This blog explores the legal standards used by Massachusetts probate and family court judges in contempt actions. The blog reviews the burden of proof in contempt actions, the two-pronged test for determining contempt decisions, some common defenses to contempt, and some of the tactical and strategic nuances of litigating contempt actions in Massachusetts probate and family courts.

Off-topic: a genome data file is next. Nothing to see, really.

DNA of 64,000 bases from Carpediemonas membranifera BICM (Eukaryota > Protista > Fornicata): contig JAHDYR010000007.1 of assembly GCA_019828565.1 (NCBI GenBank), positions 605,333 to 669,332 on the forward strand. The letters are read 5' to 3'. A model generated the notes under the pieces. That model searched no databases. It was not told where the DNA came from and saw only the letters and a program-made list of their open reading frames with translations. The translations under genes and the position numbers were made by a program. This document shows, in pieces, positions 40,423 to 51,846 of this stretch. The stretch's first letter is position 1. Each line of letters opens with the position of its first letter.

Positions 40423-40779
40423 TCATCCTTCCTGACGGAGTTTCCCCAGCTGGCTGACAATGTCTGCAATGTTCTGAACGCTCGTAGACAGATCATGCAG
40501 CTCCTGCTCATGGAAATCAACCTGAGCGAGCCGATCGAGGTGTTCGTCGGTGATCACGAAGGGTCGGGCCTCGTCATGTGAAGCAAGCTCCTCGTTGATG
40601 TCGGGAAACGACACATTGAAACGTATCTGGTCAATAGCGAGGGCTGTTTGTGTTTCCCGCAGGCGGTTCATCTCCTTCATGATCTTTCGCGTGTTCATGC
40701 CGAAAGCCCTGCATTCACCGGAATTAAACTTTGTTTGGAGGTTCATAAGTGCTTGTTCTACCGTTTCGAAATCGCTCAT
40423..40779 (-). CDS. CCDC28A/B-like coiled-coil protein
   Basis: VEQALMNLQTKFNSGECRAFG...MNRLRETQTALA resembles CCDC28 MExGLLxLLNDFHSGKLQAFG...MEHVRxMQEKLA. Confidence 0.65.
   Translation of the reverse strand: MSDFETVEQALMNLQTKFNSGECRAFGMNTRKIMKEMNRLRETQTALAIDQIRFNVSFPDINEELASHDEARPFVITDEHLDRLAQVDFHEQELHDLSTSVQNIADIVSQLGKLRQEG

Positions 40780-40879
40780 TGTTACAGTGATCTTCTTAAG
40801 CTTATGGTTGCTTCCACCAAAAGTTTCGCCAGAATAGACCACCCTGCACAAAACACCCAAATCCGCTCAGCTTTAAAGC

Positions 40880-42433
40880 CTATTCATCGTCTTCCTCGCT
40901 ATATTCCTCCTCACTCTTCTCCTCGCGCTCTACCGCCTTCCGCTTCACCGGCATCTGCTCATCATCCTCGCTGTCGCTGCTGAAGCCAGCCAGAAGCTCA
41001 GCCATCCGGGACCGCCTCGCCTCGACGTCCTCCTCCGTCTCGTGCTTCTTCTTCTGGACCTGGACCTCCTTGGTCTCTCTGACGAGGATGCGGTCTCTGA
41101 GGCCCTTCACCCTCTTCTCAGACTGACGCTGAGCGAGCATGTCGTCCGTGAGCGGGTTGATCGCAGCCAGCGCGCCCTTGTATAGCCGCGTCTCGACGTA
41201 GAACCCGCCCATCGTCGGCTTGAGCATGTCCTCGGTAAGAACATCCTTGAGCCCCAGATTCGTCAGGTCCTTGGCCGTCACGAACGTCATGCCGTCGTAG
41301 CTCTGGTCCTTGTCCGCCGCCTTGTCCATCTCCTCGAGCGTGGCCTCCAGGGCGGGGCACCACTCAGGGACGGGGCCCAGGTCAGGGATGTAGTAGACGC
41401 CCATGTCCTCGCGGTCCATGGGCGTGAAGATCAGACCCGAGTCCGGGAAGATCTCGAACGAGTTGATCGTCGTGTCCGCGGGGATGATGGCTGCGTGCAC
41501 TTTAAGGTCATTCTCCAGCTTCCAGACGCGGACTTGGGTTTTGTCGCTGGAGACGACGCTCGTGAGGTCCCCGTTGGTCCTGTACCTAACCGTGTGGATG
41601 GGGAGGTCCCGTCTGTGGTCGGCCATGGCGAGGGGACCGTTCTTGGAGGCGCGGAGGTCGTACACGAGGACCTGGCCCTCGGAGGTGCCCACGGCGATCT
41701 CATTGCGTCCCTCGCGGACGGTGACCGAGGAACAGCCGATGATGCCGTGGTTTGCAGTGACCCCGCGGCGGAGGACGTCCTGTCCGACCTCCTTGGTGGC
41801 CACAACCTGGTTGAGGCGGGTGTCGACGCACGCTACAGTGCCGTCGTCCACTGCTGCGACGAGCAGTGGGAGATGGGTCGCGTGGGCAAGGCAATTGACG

In the case of In re Birchall (2009), the Supreme Judicial Court explained the legal standard for contempt actions in Massachusetts as follows: “we require that a civil contempt finding be supported by clear and convincing evidence of disobedience of a clear and unequivocal command.” Birchall represented a tightening of the burden of proof in contempt cases. Prior to the decision, “the standard was a clear and undoubted disobedience of a clear and unequivocal command, proved by a preponderance of the evidence.” However, the phrase “clear and convincing evidence” is poorly defined under Massachusetts law. Here is what we know: in an ordinary civil case, the winning party must prove its case by a “preponderance of the evidence”. This means that one party need only prove that his or her position was more likely to be correct than the opponents. Thus, if the jury felt 51% sure than the plaintiff should win correct – and 49% convinced the defendant should win – then the plaintiff would prevail, because his or her case was slightly better than the defendant’s case.